LG has released its earnings report for the second quarter of 2015, and it’s a snap-shot of how competitive the smartphone market has become. LG’s Mobile Communications Company brought in $3.33 billion for the period, showing a small increase of 1% and generating a modest profit of just $200,000.
On Thursday, Google posted its latest financial figures for the second quarter of 2015, reporting nearly $18 billion in revenues. This is an 11% percent since last year. Most of Google’s revenues unsurprisingly came from mobile search growth. And from that revenue came $3.93 billion.
Early Thursday morning T-Mobile announced second quarter customer addition numbers and they are very good. T-Mobile announced they have added 2.1 million total net customer additions which is a 41% increase year over year and the ninth consecutive quarter with over 1 million. In addition, the carrier had over 1 million branded postpaid net customer additions for this quarter. This makes the fourth consecutive quarter with over 1 million branded postpaid net customer additions. The company also had over 760,000 branded postpaid phone net customer additions which is up 31% since this time last year.
Samsung Electronics has warned investors that its third-quarter earnings will fall below market expectations as a result of declining product prices and increased competition in the smartphone market, despite a rise in the company’s total sales.
Most people have at least one Sony-branded item in their homes as they have been one of the biggest electronics companies in the world for quite some time now. So, it may come as a surprise that after an internal review, Sony is expecting losses in the ballpark of $1.7 billion dollars. The Japanese tech giant attributes these losses to their mobile division and will be forced to restructure their strategy to reduce risk and volatility and to guarantee “more stable profits”. According to their report, this will be achieved by releasing less mid-range devices and focusing on premium, top-tier handsets. It should be interesting to see what the future holds for Sony’s mobile division.
Jeffries analyst Hyunwoo Doh has lowered his operating earnings estimate for Samsung in the fourth quarter, mainly due to slowing smartphone sales. According to Doh there is a slower growth in high-end smartphones, leading to lower operating earnings for the Korean company.
Slowing smartphone sales aren’t the only problem for Samsung. Another problem is the fact that there is a lower dollar versus the Korean Won, so for every dollar Samsung makes in the US, they are receiving fewer Won than last year.
It feels as though it has been quite a while since HTC has released positive news about its sales numbers… The wait will continue.
Earlier today, HTC announced that it expects a 30% decrease in revenue in the next quarter as the company struggles to release popular mid-range devices, and as the high-cost, low-margin HTC One fails to garner the same explosive sales as its competitor at Samsung.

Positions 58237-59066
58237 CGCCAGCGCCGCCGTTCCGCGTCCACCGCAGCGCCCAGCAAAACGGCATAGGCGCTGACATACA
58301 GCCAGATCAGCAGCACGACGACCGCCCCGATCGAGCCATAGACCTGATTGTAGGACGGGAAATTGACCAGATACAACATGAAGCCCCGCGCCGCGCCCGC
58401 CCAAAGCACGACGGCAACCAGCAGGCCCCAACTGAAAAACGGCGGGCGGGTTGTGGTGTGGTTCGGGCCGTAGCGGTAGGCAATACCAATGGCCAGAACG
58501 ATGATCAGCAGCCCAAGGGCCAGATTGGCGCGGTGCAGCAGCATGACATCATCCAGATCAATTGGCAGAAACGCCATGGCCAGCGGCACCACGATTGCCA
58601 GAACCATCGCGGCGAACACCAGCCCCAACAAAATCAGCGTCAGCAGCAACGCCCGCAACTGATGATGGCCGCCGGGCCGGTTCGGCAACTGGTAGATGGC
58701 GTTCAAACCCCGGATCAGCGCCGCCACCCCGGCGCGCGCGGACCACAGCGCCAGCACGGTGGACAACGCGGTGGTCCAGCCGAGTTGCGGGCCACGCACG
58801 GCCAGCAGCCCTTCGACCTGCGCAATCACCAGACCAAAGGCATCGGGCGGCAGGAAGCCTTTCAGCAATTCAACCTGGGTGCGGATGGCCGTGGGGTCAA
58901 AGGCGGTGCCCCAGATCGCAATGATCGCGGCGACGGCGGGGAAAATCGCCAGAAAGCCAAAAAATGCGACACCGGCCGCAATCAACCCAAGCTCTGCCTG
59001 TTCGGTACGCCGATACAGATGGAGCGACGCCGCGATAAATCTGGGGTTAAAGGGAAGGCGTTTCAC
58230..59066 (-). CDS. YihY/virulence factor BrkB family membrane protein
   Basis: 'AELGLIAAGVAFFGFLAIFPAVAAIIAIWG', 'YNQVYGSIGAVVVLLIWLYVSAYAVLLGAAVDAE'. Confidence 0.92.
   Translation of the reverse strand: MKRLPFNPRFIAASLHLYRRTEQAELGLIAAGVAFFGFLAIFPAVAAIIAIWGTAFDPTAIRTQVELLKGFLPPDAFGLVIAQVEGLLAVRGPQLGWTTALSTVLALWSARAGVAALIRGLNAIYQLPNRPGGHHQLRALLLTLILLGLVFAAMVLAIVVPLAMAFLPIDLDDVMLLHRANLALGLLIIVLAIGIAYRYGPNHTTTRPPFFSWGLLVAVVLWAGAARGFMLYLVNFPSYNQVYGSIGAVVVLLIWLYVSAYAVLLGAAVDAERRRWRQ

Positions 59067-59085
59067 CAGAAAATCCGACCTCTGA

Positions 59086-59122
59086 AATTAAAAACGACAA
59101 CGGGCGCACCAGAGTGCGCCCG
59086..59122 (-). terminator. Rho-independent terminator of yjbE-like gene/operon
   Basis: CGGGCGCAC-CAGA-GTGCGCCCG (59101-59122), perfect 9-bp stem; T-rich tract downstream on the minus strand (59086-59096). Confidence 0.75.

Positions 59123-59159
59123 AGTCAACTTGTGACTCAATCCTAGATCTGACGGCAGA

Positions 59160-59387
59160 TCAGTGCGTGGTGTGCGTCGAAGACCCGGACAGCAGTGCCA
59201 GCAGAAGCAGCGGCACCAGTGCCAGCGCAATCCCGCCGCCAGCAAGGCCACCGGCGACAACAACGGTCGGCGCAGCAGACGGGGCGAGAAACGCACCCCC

In its press release, the company blames its poor quarter on a “higher cost structure and a lack of economy of scale.”
Unsurprisingly, HTC announced that they have a number of mid-range and innovative products in line for release next quarter. Hopefully their future plans turn things around for the Taiwanese phone maker, which currently ranks ninth in global market share, holding 2.4 percent of the market.
Get ready for the most obvious statement of the year: smartphones are a big deal. Some of us want a concrete number behind that, though. Now that we’ve got all the major earnings reports for the year out of the way, we’ve got that concrete number. Over 200 million phones were shipped in Q4, and the annual total for smartphones in 2012 was 671 million. That’s a pretty huge number, and shows a 42% growth year-over-year. An interesting statistic out of that is that Samsung shipped 63 million smartphones in the last quarter, which accounts for about 30% of phones in that quarter. 1 out of every 3 phones sold over the holidays was a Samsung device. That’s something to be proud of if you’re Samsung.
source: Juniper Research
AT&T’s posted their Q4 earnings, and they had a pretty impressive year. They posted a 3.9 billion dollar loss for Q4, but a 7.3 billion dollar profit for the fiscal year. Worthwhile tradeoff? I doubt you’ll hear AT&T complaining too much either way. They also activated 10.2 million smartphones last quarter, a number they’re claiming is “record setting.” AT&T’s biggest competitor, Verizon, only did 9.8 million smartphones, so that gives the claim quite a bit of credibility. Those 10.2 million smartphones accounted for 89% of AT&T’s total postpaid sales, as well. They’ve also added 1.1 million new customers, 780,000 of which were postpaid users. Overall, there’s room for improvement, but it wasn’t a bad year for AT&T by any stretch.
Sprint has released their earnings during the 3rd quarter of 2012. Here are some of the key information in their findings:
- Sprint platform wireless service revenue growth of 14 percent year-over-year; eighth consecutive quarter of double digit percentage year-over-year growth
- Best ever third quarter for both Sprint platform postpaid churn of 1.88 percent and Sprint platform prepaid churn of 2.93 percent
- Strong total iPhone sales of approximately 1.5 million – 40 percent to new customers
- 4G LTE now launched in 32 cities with over 115 more expected in coming months
Sprint is also reporting their wireless service revenues of nearly $7.3 billion during the quarter, an increase of nearly 6 percent year-over-year. Also looks like the iPhone 5 helped out a lot in during Sprint’s 3Q as a total of 1.5 million units were sold during that time. Last but not least, Sprint claims they have sold over 1 million LTE capable devices even before the launch of the iPhone 5.
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